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I would rather just use a string, but we aren't supposed to as the teacher hates them and wants us to figure out ways to avoid them. So I looked into using a struct, but we aren't that far in the book and she hates it when I skip ahead. So I was thinking of doing this:

#include <iomanip>
#include <iostream>
#include <stdio.h>

using namespace std;

void myfunc(char& );

int main()
{
    char myname[12];
    cout<<"enter  a name ";
    cin>>myname;
    cout<<"myname is "<<myname;

    cout<<"myname is " << myfunc(myname);

    getchar();
    getchar();
    return 0;
}

void myfunc(char &myname1)
{
    myname1 = "Billy"
}

But this doesn't work and I don't know why.

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migrated from codereview.stackexchange.com Nov 7 '11 at 2:41

This question came from our site for peer programmer code reviews.

3  
Avoiding std::string is downright idiotic except as a learning exercise (and perhaps even then). It's a part of the standard library, and it's designed to replace naked char pointers and eliminate most of the various problems associated with them. Your teacher sounds like a C junkie who wants you to write C code in C++. –  cHao Nov 7 '11 at 19:04

6 Answers 6

One way is to do it like this:

void myfunc(char *myname1)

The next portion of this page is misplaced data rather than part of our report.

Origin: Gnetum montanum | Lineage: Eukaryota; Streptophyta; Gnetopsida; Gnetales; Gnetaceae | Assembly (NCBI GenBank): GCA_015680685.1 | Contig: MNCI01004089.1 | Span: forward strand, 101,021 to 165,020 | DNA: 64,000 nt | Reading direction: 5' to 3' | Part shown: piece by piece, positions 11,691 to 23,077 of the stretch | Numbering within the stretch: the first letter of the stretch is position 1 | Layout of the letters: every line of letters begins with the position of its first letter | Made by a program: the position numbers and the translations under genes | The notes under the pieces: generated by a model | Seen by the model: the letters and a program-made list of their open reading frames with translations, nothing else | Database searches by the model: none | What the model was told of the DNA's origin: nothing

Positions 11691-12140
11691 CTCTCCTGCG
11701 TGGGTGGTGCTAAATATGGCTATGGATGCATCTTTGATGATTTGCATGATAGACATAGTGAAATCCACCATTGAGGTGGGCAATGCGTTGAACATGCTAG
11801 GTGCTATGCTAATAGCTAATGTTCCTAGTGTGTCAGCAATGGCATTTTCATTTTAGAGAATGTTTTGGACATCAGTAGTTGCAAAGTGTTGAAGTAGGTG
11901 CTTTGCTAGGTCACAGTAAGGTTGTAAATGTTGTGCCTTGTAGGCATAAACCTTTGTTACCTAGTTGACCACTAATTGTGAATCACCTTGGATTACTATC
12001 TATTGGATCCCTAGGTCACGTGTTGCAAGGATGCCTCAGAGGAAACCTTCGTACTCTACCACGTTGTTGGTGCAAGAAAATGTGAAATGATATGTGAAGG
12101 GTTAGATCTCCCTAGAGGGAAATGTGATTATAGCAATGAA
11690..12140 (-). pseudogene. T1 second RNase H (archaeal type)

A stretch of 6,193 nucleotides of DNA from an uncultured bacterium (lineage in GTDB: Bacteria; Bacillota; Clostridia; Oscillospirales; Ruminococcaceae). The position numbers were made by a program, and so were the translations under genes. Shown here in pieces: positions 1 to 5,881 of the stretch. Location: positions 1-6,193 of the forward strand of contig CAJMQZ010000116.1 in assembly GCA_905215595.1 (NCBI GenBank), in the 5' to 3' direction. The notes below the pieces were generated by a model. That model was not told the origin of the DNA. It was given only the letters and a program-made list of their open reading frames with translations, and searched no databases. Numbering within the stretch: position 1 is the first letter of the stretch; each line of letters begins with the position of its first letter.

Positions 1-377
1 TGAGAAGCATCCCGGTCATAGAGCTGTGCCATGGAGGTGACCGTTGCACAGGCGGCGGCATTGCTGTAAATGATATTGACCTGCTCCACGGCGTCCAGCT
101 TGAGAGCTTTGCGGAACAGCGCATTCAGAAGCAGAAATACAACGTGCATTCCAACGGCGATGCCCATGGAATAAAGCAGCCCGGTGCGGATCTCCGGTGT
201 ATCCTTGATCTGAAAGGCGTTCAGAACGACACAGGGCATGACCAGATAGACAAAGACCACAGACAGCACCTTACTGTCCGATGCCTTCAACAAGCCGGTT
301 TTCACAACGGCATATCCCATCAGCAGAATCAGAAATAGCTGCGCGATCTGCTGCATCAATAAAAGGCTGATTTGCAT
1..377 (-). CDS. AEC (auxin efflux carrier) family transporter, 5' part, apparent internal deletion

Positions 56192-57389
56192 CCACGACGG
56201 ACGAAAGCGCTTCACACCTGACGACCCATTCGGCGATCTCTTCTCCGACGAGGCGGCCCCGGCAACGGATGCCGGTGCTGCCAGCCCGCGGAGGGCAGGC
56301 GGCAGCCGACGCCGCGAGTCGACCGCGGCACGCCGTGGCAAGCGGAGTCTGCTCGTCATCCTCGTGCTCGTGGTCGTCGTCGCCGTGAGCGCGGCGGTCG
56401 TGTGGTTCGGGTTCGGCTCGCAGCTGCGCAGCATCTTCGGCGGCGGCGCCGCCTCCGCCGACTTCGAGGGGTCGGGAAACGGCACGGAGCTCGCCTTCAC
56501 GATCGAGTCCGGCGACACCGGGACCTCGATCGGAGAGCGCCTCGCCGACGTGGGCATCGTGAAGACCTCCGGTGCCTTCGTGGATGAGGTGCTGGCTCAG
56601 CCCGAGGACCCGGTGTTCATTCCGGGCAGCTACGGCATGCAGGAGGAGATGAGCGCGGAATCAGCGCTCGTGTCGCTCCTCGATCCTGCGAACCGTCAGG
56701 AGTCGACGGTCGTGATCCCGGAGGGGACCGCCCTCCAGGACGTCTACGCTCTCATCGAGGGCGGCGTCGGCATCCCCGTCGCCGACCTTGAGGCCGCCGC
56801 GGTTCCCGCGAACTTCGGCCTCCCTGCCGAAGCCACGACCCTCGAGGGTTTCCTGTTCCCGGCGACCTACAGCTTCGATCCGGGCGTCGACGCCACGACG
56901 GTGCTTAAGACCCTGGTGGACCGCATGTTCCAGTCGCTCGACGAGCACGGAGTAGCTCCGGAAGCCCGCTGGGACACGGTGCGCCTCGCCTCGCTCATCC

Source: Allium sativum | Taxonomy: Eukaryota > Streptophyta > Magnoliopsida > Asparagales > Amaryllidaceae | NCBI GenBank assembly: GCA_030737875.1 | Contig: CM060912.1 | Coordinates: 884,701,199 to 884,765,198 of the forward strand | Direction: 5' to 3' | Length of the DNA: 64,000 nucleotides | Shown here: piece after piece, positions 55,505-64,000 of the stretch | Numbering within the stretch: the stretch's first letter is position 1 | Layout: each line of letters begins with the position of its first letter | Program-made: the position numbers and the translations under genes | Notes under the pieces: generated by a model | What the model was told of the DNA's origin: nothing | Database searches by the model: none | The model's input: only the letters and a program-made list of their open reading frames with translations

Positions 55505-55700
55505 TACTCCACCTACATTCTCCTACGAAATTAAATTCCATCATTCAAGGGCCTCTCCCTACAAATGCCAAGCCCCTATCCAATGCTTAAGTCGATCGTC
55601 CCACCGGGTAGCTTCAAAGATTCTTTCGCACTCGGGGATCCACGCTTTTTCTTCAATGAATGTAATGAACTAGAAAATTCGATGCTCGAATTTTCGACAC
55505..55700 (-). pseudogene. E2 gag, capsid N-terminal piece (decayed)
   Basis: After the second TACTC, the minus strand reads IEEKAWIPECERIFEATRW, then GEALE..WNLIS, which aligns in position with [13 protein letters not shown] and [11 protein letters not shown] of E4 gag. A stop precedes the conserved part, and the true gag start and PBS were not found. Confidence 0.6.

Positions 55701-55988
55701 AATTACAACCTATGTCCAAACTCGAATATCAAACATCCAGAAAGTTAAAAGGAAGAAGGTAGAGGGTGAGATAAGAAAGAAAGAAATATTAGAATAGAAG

{
    strcpy(myname1,"Billy");
}   

You will also need to change your main to:

myfunc(myname);
cout<<"myname is " << myname;

However you have to be careful not to overflow your initial buffer.

The reason why your original code doesn't work is because you can't assign strings to char pointers. Instead you must copy the string to the char*.

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The OP explains that he can't use a string –  Winston Ewert Nov 7 '11 at 2:45
1  
Fixed, removed that last sentence. –  Mysticial Nov 7 '11 at 2:46

This line of code is wrong:

cout<<"myname is " << myfunc(myname);

myfunc() doesn't return anything, its return type is void.

Try using:

char* myfunc(char *myname1)
{
    strcpy(myname1,"Billy");
    return myname;
}

Or

myfunc(myname);
cout<<"myname is " << myname;
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Arrays devolve into pointers when passed as parameters.
So the simple way that you want is:

char* myfunc(char* myname1)
{
    return myname1;
}

If you were going to show off you can pass the array by reference.
But if you can't read ahead you will not be able to use this.

char* myfunc(char (&myname1)[12]) // Note you can only pass arrays of size 12
{                                // to this function so it is limited in use.
    return myname1;
}

TO make it more useful though you could template it:

template<int SIZE>
char* myfunc(char (&myname1)[SIZE])
{
    return myname1;
}
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myname1 = "Billy" doesn't copy a string it copies a pointer to the constant local memory containing "Billy"

Take a look at strncpy() or memcpy()

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Pass it as a char* instead of a char&. You're passing a reference to a single character instead of a pointer to a character array in this code.

Also use strncpy (google it) to set the value of tr char* once you're in the function.

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void myfunc(char& ); is the problem it should take in a char * and not a char reference which is what you did.

and in the function use strcpy(char * destination, char *source);

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